How to Get Your Child to Quit Thumb Sucking


Sucking is a common and healthy impulse among infants, and children often start to suck on fingers or thumbs even before birth. Though it is a natural reflex, it can become a problem when children turn to thumb sucking to soothe themselves any time they are bored, tired or upset. Toddlers will typically stop thumb sucking between the ages of two and four. If persists after a child is four-years-old, you may need to assist them in breaking the habit, as it can lead to permanent dental problems if continued after the age of six.

Below is a list of dental problems often associated with thumb sucking:

  • Buck teeth – Thumb sucking can push new and developing permanent teeth out of normal position, when they begin to grow in. This can alter the shape of the face and lead to an open bite. It can also require expensive orthodontics to correct.
  • Development of a Lisp
  • The misalignment of front teeth can create the inability to form certain speech sounds, which can cause children to speak with a lisp.
  • Improper growth of child’s palate
  • Sucking on the fingers or thumbs can affect the growth of the roof of the mouth, leading to poor tongue placement and problems chewing and swallowing.

Tips to help your child break the habit before dental problems occur:

  • Provide gentle reminders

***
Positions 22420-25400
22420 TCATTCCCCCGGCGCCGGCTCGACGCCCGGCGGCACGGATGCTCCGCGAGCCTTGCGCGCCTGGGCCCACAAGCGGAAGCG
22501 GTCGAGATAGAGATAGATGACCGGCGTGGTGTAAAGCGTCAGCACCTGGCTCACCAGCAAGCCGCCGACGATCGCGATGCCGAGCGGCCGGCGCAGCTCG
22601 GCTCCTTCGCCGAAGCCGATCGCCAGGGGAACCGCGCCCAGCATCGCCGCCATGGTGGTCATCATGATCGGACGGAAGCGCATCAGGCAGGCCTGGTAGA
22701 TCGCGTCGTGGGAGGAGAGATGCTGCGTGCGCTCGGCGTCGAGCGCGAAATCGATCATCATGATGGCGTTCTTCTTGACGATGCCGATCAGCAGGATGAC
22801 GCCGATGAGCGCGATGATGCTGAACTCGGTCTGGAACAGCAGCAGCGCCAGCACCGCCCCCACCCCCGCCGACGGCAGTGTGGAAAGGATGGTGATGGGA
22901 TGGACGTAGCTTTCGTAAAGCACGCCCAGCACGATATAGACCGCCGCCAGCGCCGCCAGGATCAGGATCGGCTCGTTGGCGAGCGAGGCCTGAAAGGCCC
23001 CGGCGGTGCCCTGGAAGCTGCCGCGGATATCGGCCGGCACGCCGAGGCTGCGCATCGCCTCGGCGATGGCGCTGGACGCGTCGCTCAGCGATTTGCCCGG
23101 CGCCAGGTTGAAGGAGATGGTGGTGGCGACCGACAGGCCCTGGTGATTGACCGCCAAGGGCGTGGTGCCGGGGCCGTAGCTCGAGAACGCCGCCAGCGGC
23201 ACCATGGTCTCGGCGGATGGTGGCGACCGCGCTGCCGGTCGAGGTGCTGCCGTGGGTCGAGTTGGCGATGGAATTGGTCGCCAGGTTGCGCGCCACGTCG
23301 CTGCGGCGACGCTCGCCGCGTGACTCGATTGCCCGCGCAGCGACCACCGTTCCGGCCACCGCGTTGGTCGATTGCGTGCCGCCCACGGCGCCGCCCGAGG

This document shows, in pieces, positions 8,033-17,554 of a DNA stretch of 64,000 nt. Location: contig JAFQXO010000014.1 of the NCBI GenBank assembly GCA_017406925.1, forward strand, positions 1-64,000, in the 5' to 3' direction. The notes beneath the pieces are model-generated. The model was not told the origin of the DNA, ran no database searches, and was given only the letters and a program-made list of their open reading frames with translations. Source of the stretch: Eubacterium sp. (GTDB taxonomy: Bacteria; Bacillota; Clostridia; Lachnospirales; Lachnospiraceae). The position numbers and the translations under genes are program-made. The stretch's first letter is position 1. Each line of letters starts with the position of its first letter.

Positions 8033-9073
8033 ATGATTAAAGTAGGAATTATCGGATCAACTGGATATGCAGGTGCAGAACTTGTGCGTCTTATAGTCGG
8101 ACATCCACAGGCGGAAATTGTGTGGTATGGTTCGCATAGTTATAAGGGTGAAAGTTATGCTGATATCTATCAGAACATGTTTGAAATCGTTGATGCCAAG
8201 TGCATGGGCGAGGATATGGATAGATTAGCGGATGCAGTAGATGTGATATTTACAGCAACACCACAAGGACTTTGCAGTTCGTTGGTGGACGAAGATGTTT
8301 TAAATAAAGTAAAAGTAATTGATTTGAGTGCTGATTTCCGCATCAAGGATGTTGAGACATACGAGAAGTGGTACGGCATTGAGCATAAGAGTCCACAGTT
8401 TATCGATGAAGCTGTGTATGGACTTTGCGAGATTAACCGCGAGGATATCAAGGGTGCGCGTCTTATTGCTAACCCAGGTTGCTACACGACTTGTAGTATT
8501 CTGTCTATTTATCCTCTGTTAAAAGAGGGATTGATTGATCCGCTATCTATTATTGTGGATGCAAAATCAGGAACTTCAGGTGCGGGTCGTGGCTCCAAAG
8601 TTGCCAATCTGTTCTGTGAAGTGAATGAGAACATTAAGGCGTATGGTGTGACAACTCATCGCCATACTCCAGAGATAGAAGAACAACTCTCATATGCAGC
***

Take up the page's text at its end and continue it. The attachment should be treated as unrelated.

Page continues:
• Sometimes your child may be thumb sucking without realizing it. Quietly remind them to stop or do so with a visual cue, as it is important to avoid embarrassing or criticizing. Decide on a cue with them to get them involved in the process..
  • Ignore it
  • If your child is using thumb sucking to get attention, try paying no mind to them and it may be enough to stop the problem.
  • Identify the triggers
  • Thumb sucking is often used as a soothing mechanism when a child is feeling anxious or insecure. Focus on what is causing the anxiety and provide your child with other means of comfort, such as reassuring words or a stuffed animal to squeeze.
  • Encourage and reward your child
  • Praise your child for not thumb sucking, and recognize that they have made the choice to end this habit. Show them their progress by keeping track of the days that they have successfully avoided sucking.

Thumb sucking is a natural coping mechanism for babies, but as children grow older, this reflex can cause dental and speech problems that may need to be corrected with expensive braces or speech therapy. The trick is to work with your child to decrease their dependency on thumb sucking before this coping skill becomes a habit. For further questions or oral advice on helping your child stop thumb sucking, consult your pediatric dentist.

Dr. Veronica

Author Dr. Veronica

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